Published on October 20, 2012
Dawn on October 20, 1934, marked the beginning of the MacRobertson Air Race, a race over an 11,380 mile grueling route that spanned from the starting point at RAF Mildenhall airfield in East Anglia, England, to Flemington Racecourse in Melbourne, Australia. Along the way, participants were required only to stop at five places — Baghdad, Iraq; Allahabad, India; Singapore and, three stops within Australia, these being Darwin, Charleville (in Queensland) and finally, the finish at Melbourne. While initially, 80 competitors signed up, by the morning of October 20th, only 20 aircraft and flight crews would make the start. Ahead was an international journey that had as much to do with technical capabilities of the new generation of aircraft in the 1930s (a transition period between the biplane designs of the Great War and the monoplanes that would typify the war to come, World War II) and the tenacity and endurance of the airman who dared the hard journey.
While earlier races to Australia had simply been a prize to the first to successfully make the journey, by the 1930s, the reliability of aircraft had come to the point when the task was more properly organized as a race, with all the competitors taking off together and making the race to the finish line together. Stopovers, sleep, eating and resupply were all viewed as delays. The rules were wide open — any aircraft, any number of flight crew members, and only those who departed England could participate to the end. No maximum or minimum weights, engine horsepower or wingspans were dictated. The only quantifiable requirement was that the planes had to carry at least three days of food for the crew members — a dubious safety measure if ever there was one.
Aircraft ranged from two DH.88 Comets (a high-power, twin-engine aerodynamic marvel of a racing plane) to a collection of the common airliners of the era, which vied to make the trip at race pace. These latter examples included a Douglas DC-2 and a Boeing 247D, among others. The former, the DC-2 “Uiver”, was entered by KLM, the Dutch national airline, and flown by K.D. Parmentier. The latter, an American entry of the Boeing 247D, was known as the “Warner Bros. Comet” and flown by no less than the dashing air racer Roscoe Turner. Likewise, a commercial passenger plane type known as the DH.89 Dragon Rapide, called the “Tainui” was flown by J.D. Hewitt of New Zealand. Numerous small planes also entered, some of which were veterans of endurance and distance racing despite their small size.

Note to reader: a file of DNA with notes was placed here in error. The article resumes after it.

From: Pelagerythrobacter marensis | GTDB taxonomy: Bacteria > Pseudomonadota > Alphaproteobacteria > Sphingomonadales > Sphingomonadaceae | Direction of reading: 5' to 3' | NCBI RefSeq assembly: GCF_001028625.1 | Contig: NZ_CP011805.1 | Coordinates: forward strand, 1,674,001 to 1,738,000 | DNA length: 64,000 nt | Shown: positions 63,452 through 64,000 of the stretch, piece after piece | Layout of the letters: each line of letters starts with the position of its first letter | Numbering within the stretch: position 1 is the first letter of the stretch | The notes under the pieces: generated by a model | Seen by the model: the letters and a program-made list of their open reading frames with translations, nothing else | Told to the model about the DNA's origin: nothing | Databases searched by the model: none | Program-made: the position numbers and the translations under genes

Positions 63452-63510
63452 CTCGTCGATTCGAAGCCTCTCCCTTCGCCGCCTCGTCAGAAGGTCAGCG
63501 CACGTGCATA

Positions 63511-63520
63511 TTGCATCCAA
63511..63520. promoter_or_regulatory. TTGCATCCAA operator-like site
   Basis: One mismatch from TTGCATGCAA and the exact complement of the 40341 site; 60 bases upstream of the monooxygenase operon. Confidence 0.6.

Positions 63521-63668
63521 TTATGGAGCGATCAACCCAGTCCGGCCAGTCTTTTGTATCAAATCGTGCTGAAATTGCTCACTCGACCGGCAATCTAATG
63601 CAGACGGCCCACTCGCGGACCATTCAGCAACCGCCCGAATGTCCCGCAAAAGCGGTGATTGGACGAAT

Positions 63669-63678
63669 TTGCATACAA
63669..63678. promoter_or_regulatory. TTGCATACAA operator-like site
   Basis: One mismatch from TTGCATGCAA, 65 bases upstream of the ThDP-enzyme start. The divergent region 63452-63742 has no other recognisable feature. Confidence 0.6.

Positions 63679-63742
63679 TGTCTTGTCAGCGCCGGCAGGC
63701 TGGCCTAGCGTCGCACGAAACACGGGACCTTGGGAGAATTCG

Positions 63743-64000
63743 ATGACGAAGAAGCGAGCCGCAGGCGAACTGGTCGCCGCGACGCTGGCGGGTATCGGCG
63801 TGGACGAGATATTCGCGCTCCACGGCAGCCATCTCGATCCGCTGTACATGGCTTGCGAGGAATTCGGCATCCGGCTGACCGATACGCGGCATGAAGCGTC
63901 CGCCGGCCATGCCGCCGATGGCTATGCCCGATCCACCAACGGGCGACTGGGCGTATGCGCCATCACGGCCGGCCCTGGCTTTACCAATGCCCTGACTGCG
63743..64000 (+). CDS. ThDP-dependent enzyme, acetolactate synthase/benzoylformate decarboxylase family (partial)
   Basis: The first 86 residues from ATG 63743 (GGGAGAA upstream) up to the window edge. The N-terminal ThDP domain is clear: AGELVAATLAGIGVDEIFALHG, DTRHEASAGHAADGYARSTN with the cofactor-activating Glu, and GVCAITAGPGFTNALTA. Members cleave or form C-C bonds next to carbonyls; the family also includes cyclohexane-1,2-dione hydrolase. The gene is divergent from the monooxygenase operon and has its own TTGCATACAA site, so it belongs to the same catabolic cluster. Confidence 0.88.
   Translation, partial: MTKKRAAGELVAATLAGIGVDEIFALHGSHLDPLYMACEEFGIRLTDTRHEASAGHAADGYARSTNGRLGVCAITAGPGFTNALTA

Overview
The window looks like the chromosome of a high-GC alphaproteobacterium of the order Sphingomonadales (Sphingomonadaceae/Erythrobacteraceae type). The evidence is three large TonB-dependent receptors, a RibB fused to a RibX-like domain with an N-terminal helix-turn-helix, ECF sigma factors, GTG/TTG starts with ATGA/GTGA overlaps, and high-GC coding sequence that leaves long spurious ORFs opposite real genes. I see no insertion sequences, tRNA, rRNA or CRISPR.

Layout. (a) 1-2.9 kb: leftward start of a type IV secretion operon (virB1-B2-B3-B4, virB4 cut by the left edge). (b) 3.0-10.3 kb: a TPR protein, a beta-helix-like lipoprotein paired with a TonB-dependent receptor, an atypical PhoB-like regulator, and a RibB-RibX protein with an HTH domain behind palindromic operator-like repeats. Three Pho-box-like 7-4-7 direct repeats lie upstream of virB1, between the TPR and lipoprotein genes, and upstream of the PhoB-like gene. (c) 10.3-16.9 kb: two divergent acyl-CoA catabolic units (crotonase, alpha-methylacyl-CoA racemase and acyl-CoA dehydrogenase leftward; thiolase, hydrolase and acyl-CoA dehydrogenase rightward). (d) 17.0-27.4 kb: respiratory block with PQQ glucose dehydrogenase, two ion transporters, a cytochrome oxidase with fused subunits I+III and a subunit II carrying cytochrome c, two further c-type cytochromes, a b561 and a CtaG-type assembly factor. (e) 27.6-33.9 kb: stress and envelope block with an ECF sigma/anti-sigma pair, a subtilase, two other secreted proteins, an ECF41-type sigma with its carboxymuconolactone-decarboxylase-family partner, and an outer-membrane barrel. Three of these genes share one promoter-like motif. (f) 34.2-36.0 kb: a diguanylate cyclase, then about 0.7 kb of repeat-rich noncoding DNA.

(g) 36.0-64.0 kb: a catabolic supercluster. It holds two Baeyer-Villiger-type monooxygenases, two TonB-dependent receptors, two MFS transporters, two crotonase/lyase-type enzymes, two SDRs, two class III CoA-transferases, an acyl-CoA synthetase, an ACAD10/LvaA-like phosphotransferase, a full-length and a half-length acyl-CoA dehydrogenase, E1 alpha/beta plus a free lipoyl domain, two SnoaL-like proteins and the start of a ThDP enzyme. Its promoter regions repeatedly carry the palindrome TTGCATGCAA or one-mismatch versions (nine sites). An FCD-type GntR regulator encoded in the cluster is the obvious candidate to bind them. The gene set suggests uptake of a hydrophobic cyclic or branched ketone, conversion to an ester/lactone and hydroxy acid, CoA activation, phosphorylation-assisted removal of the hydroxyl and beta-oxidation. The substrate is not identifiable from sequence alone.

Challenges and Problems
Over Paris, Fairey Fox I of Australian aviator (and Melbourne native) Ray Parer was forced down due to maintenance problems. He would delay his journey and eventually resume the flight to Australia, only arriving on February 13, 1935! An Airspeed AS.8 Viceroy, flown by N. Stack of Britain, had brake trouble that could not be repaired while at Athens. It withdrew. A US entry of a Granville R-6H, nicknamed “Q.E.D.” flown by Jackie Cochran with W. Smith Pratt on board, suffered damage at Bucharest, Romania as a result of malfunctioning flaps. Another Fairey Fox I, this one from Britain and flown by H.D. Gilman and J.K. Baines, crashed near the Palazzo San Gervasio in Italy — sadly, both men died, the only casualties of the race.
Into the Orient
Beyond Europe, the trip to the Middle East and southwest Asia carried risks too. An Australian entry of a US-built Lockheed Vega, called “Puck”, and flown by J. Woods and D.C. Bennett, flipped at Aleppo, Syria, forcing it out of the race. At Bushehr, Iran, a B.A. Eagle, named “The Spirit of Wm. Shaw & Co Ltd.” and flown by F/Lt. G. Shaw of Britain withdrew after unspecified problems, probably with the engine.